The government will deploy more than 19,000 security forces for the upcoming election campaign while nearly 85,000 forces will provide security on polling day.
Tep Nytha, secretary-general of the National Election Committee, said yesterday that 19,400 security forces will be deployed for the 21-day election campaign from July 7 to 27 while 84,583 forces will be on guard at polling stations nationwide on July 29.
NEC president Sik Bun Hok, at a press conference yesterday at NEC headquarters in Phnom Penh, echoed Prime Minister Hun Sen, saying the election would move forward without the dissolved CNRP.
“No one can tell the NEC that the election is fair only with the participation of the opposition party,” he said, adding that the CNRP was not allowed to participate because it was dissolved by the Supreme Court and no longer a political party.
Mr Bun Hok said the CNRP violated the laws because it colluded with a foreign country and attempted to destroy Cambodia.
“Even the ruling CPP, if they violated the law, it would be dissolved,” Mr Bun Hok said, noting that all political parties would be prosecuted if they acted against the law.
The NEC will start to register political parties and candidates who stand for the elections from April 30 to May 14.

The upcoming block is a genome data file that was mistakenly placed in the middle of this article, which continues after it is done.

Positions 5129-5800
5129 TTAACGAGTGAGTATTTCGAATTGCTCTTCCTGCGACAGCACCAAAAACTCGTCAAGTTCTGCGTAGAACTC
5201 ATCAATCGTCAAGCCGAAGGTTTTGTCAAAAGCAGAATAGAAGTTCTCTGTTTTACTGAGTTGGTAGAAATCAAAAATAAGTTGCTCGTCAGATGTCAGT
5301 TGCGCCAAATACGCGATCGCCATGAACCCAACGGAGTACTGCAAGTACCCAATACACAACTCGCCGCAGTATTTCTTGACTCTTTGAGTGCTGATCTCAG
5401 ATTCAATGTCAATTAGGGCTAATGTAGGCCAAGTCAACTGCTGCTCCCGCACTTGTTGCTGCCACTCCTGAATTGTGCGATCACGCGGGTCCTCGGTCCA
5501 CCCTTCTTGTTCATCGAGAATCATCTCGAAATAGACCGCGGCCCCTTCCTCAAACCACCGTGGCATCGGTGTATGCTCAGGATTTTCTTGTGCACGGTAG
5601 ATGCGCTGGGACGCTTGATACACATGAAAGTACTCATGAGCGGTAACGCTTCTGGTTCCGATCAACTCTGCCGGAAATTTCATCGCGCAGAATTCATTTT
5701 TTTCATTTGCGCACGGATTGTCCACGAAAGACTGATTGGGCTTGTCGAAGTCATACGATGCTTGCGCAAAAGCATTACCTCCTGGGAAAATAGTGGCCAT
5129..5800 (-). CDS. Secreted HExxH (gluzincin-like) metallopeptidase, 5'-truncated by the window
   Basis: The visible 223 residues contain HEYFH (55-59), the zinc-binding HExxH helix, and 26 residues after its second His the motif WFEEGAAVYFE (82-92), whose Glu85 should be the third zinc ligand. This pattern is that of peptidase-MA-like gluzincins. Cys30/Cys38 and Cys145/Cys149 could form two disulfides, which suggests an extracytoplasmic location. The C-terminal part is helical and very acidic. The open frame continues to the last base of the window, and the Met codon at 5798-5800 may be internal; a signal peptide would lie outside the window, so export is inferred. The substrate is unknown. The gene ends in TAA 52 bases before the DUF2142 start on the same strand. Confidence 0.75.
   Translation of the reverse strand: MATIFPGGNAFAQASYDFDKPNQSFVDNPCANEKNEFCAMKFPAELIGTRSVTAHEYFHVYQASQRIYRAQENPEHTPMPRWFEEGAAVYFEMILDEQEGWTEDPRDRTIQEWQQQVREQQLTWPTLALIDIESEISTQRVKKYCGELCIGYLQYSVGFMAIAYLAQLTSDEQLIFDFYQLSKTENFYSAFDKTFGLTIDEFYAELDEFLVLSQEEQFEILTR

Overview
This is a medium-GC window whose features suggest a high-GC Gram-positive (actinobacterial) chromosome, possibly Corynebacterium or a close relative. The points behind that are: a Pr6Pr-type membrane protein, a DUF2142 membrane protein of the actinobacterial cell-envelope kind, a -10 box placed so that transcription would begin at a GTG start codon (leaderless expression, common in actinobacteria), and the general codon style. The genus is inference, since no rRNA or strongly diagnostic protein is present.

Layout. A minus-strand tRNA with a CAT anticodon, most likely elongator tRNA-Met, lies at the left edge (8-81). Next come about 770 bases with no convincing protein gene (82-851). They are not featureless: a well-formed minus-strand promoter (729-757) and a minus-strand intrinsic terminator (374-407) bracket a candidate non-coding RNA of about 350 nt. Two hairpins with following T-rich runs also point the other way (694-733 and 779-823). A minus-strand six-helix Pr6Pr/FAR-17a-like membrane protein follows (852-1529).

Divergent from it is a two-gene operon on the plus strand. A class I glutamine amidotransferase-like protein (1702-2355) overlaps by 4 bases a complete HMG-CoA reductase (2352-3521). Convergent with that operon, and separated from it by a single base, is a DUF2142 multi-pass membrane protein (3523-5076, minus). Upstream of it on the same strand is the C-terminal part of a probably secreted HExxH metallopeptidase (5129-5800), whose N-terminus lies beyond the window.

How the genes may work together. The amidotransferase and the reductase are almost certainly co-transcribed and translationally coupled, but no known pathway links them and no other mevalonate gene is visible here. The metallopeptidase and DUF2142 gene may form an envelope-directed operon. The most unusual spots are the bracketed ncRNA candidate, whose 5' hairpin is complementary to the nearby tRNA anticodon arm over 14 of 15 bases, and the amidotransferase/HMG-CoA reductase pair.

So far, 37 political parties have their names registered at the Interior Ministry and have equal rights to join or not join the election on July 29, according to Mr Bun Hok.
He noted that the voter list contains 8,380,217 names out of 9,882,746 eligible voters, or 84.8 percent of those aged 18 and over.
When asked if the election result would be recognised if turnout was less than 50 percent, Mr Bun Hok said, “The constitutional law does not state about these points, so it does not affect the election result. We respect the people’s will.”
Last year, the US and EU pulled funding for the national election, saying the vote could not be credible after the dissolution of the CNRP.
The NEC issued a stern warning on Monday after Mr Rainsy, who lives in exile in France, spoke to Radio Free Asia on Saturday and called on Cambodians to boycott the upcoming election, saying it was not transparent and a joke without the participation of his former party.
“The NEC would like to call on all individuals to stop these illegal acts immediately,” it said.
Article 142 of the Election Law states that anyone caught preventing eligible citizens from voting may be fined between $1,250 and $5,000.
Following the dissolution of the CNRP by the Supreme Court in November, some political parties and NGOs who observed past elections seem hesitate to participate in the electoral process and are waiting to see how the situation unfolds.
The CNRP was dissolved after its leader Kem Sokha was arrested on treason charges over an alleged attempt to overthrow the government.